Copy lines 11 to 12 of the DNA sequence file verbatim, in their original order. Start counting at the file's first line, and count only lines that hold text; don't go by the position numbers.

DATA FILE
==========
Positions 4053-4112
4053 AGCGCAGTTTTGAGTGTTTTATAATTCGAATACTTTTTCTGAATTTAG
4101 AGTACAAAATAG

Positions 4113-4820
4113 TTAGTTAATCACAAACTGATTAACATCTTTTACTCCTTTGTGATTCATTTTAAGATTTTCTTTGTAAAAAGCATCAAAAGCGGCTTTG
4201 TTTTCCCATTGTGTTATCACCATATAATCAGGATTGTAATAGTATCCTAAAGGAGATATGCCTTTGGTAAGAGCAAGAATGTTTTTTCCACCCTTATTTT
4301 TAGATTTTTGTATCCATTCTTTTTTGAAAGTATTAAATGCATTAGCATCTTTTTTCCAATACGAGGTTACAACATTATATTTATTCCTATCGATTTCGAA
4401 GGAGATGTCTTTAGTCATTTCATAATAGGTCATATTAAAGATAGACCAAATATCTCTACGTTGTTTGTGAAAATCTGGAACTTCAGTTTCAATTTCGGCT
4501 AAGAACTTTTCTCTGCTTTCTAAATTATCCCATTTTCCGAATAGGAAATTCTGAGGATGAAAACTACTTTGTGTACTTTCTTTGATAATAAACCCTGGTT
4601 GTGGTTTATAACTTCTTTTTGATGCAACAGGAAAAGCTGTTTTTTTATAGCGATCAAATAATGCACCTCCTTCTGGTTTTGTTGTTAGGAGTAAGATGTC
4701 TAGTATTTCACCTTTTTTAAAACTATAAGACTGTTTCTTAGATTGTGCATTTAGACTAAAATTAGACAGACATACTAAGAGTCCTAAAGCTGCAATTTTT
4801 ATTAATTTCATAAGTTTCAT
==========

4701 TAGTATTTCACCTTTTTTAAAACTATAAGACTGTTTCTTAGATTGTGCATTTAGACTAAAATTAGACAGACATACTAAGAGTCCTAAAGCTGCAATTTTT
4801 ATTAATTTCATAAGTTTCAT